|Designer||Avonside Engine Company|
|Company||Alexandra Dock Railway|
|Driving Wheels||3ft 0ins|
|Cylinders||Outside – 14in x 20in|
|Valve Gear||Stephenson (slide valve)|
1340 was built in 1897 by the Avonside Engine Company of Bristol (Works No 1386) and designed to work on the tight curves of a dockland railway. Its first owners were Messrs Dunn & Shute of Newport Town Dock but it was purchased in 1903 by Alexandra Dock Railway. This company owned about 100 miles of dockland sidings in the Newport area and a passenger line that ran for ten miles. The Alexandra Dock Railway was absorbed into the GWR in 1923 where it was given the GWR number 1340 which was the first time that it had carried a number.
1340 moved around GWR territory (including Oswestry and Greenford, London) but was mainly based at Cardiff Cathays and Radyr depots.
It was withdrawn from service at Cardiff in 1932 and sold for industrial use to Netherseal colliery in Burton-on-Trent. In 1947 it was sold again to Alders (Tamworth) Ltd.
The engine was saved for preservation after being purchased by John True who later bequeathed it to the Great Western Society.
After several years of negotiation 1340 arrived at Didcot in 1968 where it took many years to restore it to steam again. The main problem was the boiler as the original was in very poor condition and was scrapped at Didcot. A substitute boiler was purchased and sent to Chatham for modification but the work was never completed there before the stripped down boiler was returned to Didcot where it was rebuilt.
The restoration at Didcot reused the original inner copper fire box and made a new outer steal fire box but reused a barrel from a Peckett boiler that was being used as a green house boiler. The rest was scrapped.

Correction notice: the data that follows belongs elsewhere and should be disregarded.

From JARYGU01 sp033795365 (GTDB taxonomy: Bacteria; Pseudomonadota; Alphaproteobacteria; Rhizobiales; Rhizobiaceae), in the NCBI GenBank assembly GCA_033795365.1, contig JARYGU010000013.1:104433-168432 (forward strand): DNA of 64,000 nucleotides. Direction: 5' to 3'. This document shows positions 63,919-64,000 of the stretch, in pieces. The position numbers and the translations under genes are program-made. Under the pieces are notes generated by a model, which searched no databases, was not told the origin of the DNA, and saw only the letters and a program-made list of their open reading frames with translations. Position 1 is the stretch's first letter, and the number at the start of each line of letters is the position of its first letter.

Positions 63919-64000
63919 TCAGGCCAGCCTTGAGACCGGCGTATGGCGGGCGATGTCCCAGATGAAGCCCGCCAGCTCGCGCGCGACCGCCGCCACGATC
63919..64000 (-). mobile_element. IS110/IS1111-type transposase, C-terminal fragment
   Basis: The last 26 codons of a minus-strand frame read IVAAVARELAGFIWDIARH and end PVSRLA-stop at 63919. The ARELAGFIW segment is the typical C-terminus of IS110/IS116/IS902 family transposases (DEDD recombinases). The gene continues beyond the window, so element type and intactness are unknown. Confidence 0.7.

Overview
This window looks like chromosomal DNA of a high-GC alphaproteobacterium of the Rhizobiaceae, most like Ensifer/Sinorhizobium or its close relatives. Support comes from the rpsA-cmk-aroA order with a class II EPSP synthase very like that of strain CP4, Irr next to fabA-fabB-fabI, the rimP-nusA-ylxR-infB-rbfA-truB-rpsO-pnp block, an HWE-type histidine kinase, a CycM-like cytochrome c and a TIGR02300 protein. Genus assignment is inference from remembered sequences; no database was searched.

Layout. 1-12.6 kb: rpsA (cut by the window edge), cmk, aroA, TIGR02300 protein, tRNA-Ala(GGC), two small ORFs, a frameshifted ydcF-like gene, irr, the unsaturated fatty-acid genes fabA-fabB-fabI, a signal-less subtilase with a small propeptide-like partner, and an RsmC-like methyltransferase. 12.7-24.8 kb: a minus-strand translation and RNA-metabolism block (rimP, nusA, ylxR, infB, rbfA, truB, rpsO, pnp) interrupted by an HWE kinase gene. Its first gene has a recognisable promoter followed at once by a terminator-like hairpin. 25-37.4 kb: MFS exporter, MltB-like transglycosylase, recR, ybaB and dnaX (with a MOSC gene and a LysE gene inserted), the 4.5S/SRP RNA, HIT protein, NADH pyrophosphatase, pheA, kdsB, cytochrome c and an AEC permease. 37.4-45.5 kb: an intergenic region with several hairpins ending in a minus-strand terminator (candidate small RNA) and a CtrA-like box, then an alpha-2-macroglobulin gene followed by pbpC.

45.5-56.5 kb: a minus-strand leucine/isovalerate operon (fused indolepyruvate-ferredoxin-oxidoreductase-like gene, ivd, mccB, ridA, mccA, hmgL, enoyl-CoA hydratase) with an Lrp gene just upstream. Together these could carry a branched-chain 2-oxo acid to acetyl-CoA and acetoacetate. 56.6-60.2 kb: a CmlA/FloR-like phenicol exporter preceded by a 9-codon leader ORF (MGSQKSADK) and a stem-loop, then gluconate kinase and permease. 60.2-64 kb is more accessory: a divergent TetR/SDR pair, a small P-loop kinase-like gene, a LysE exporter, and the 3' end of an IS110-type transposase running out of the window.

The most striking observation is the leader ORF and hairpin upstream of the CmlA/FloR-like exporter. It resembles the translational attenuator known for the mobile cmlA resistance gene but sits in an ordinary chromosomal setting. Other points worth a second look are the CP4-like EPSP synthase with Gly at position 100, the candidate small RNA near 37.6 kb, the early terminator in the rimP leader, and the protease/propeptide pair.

1340 entered traffic for the first time in preservation in 2002 and was operational until the boiler certificate expired in 2011. Since then it is on static displayed until it can be overhauled.
In November 2016 the locomotive was sent to David Wright’s Locomotive Maintenance Services in Loughborough for contract overhaul with a view to having it steam again in 2017. As the boiler the locomotive received in 2002 when it was first restored was virtually new little work was anticipated on the boiler.
A delay to its return to steam was experienced due to additional boiler work being required. It is anticipated that it will now be back in steam for the main 2018 season.
The contract overhaul of the locomotive at Locomotive Maintenance services of Loughborough was delayed due to problems sourcing the copper for the firebox. The supplier of the copper waited until there was a sufficiently large enough order to make it worthwhile to produce the copper to the specification required. The hope was then that the locomotive would be back at Didcot in 2019.
It was revealed in May 2019 that the locomotive needed a new firebox which was estimated to cost £50,000. As a result the locomotive is unlikely to steam again before the end of 2019.
By April 2021 the locomotive had been overhauled at a cost of over £200,000. It thus became the oldest working GWR locomotive in preservation.
|Home Base||Current Status||Owner|
|Didcot Railway Centre||Operational||Great Western Society Limited|